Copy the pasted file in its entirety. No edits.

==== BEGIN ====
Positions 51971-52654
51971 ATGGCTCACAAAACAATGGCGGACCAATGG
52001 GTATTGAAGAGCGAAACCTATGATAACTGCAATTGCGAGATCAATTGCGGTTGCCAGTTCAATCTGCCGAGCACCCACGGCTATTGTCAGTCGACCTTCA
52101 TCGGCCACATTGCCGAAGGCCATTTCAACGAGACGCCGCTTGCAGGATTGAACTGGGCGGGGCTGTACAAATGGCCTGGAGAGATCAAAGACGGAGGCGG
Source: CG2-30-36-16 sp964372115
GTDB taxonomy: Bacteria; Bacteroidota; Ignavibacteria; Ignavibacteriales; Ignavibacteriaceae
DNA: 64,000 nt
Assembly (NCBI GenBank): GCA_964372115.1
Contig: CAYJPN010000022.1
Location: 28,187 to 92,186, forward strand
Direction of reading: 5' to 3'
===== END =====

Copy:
Positions 51971-52654
51971 ATGGCTCACAAAACAATGGCGGACCAATGG
52001 GTATTGAAGAGCGAAACCTATGATAACTGCAATTGCGAGATCAATTGCGGTTGCCAGTTCAATCTGCCGAGCACCCACGGCTATTGTCAGTCGACCTTCA
52101 TCGGCCACATTGCCGAAGGCCATTTCAACGAGACGCCGCTTGCAGGATTGAACTGGGCGGGGCTGTACAAATGGCCTGGAGAGATCAAAGACGGAGGCGG
Source: CG2-30-36-16 sp964372115
GTDB taxonomy: Bacteria; Bacteroidota; Ignavibacteria; Ignavibacteriales; Ignavibacteriaceae
DNA: 64,000 nt
Assembly (NCBI GenBank): GCA_964372115.1
Contig: CAYJPN010000022.1
Location: 28,187 to 92,186, forward strand
Direction of reading: 5' to 3'